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RSR
Orthographically projected diagram of the Tsybin RSR
Role Reconnaissance Aircraft
Manufacturer Tsybin
Designer P.V.Tsybin
Status Prototype/Project
Primary user USSR

The Tsybin RSR (Reactivnyi Strategicheskii Razvedchik) was a Soviet design for an advanced, long-range, Mach 3 strategic reconnaissance aircraft.

Development and design[]

In 1954, the design bureau headed by Pavel Tsybin started development of a ramjet powered strategic supersonic bomber, the RS. This design proved impracticable, and a smaller derivative, the 2RS was proposed, which would achieve intercontinental range by being air launched from a modified Tupolev Tu-95 bomber.[1] This too was unsuccessful, with the aircraft unable to return to base if used on an intercontinental mission,[1] while being incapable of carrying a thermonuclear bomb.[2] The design was therefore revised again to a reconnaissance aircraft capable of operating from conventional runways, the RSR. As ramjets could not be used for take-off, they were replaced by turbofans.[1] The RSR was primarily of aluminium construction, with a long circular section fuselage, which housed a pressure cabin for the pilot together with cameras and fuel, with thin, low aspect ratio trapezoidal wings. The engines, two Soloviev D-21 turbofans, were mounted at the tips of the wings. The aircraft had a bicycle undercarriage, with outriggers under the engine nacelles. It was planned to cruise at greater than Mach 2 at a height of 20,000 m (65,600 ft) giving a range of 3,760 km (2,340 mi).[3]

A simplified, full sized aerodynamic prototype for the novel layout, the NM-1 was built in 1957. Intended for low-speed handling tests, the NM-1 had a steel-tube fuselage with duralumin and plywood skinning.[4] This aircraft, powered by two Mikulin AM-5 turbojets first flew on 7 April 1959.[3] Based on the results of these trials, the RSR was redesigned (as the R-020) to make it more manoeuvrable at high altitude (it was proposed to carry out barrel rolls to avoid Surface-to-air missiles, reaching a maximum altitude of 42,000 m (138,000 ft) during the manoeuvre).[5] More conventional Tumansky R-11 turbojets (the engine used in the MiG-21) replaced the unavailable Soloviev turbofans. Five R-020 airframes were virtually complete, only awaiting engines by April 1961, with another 10 planned when Soviet Premier Nikita Khrushchev cancelled the program.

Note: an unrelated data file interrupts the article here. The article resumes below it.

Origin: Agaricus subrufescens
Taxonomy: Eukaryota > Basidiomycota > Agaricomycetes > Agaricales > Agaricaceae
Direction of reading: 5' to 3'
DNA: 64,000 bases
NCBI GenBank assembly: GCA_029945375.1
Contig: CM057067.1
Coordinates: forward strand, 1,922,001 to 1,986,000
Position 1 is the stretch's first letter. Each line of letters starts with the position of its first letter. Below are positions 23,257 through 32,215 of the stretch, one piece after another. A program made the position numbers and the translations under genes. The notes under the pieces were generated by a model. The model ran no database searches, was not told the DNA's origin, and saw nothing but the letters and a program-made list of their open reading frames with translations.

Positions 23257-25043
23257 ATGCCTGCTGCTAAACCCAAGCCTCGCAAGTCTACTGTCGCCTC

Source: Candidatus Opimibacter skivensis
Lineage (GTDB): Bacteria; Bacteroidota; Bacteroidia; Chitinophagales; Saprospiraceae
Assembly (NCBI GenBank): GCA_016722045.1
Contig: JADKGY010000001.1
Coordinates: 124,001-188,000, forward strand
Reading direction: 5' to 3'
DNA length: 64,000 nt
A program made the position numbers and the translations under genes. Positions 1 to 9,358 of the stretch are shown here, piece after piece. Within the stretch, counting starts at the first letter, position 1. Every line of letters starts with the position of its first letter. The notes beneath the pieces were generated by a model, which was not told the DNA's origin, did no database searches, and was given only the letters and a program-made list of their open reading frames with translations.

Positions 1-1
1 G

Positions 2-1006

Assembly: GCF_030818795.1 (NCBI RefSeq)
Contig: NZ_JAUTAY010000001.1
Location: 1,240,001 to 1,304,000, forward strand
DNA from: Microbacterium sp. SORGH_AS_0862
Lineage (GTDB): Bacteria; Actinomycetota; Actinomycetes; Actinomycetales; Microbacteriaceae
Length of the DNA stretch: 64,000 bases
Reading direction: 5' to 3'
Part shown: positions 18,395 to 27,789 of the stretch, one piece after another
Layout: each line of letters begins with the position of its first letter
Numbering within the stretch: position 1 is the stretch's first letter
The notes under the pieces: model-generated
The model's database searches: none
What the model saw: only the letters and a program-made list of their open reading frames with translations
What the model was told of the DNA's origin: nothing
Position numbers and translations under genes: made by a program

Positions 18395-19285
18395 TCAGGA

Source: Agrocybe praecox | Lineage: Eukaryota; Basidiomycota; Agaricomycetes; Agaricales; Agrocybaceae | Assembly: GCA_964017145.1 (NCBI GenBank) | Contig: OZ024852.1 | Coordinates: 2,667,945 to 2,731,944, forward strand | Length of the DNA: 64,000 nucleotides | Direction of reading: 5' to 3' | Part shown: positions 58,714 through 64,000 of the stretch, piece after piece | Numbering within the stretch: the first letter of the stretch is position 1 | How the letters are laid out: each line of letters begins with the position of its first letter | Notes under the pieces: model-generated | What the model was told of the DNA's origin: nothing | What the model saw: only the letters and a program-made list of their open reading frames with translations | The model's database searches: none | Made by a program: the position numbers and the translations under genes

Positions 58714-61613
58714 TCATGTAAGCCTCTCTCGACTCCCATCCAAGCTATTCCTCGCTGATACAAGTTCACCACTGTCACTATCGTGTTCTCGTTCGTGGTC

Specifications (NM-1)[]

Data from The Osprey Encyclopedia of Russian Aircraft 1875 - 1995 [6]

General characteristics

  • Crew: One
  • Length: 26.57 m (87 ft 3¼ in)
  • Wingspan: 10.48 m (34 ft 4⅝ in)
  • Height: ()
  • Wing area: 64 m² [7] (689 ft²)
  • Empty weight: 6,355 kg (14,010 lb)
  • Loaded weight: 9,000 kg (19,800 lb)
  • Powerplant: 2 × Mikulin AM-5 turbojet, 49kN (4,410 lbf)2,000 kgf each

Performance

  • Maximum speed: 500 km/h (324 knots, 373 mph)
  • Service ceiling: 4,000 m [7] (13,000 ft)
  • Wing loading: kg/m² (lb/ft²)

See also[]

References[]

Notes[]

  1. 1.0 1.1 1.2 Butowski 1998. p.39-40
  2. Gunston 1995, p.376
  3. 3.0 3.1 Gunston 1995, p.377
  4. Air International February 1977, p. 98.
  5. Tsybin R-020 www.testpilot.ru. Retrieved 28 February 2008.
  6. Gunston 1995, p.378
  7. 7.0 7.1 Tsybin NM-1www.testpilot.ru. Retrieved 28 February 2008.

Bibliography[]

  • Butowski, Piotr. "Steps Towards 'Blackjack': Soviet supersonic intercontinental bombers before the Tu-144". Air Enthusiast. No. 73, January - February 1998. Stamford, Lincolnshire: Key Publishing. Page 36-49. ISSN 0143 5430.
  • Gunston, Bill. The Osprey Encyclopedia of Russian Aircraft 1875 - 1995. London: Osprey, 1995. ISBN 1-85532-405-9.
  • "Plane Facts:Soviet strategic reconnaissance". Air International, February 1977, Vol 12 No 2. Bromley, UK:Fine Scroll. p. 98.

External links[]

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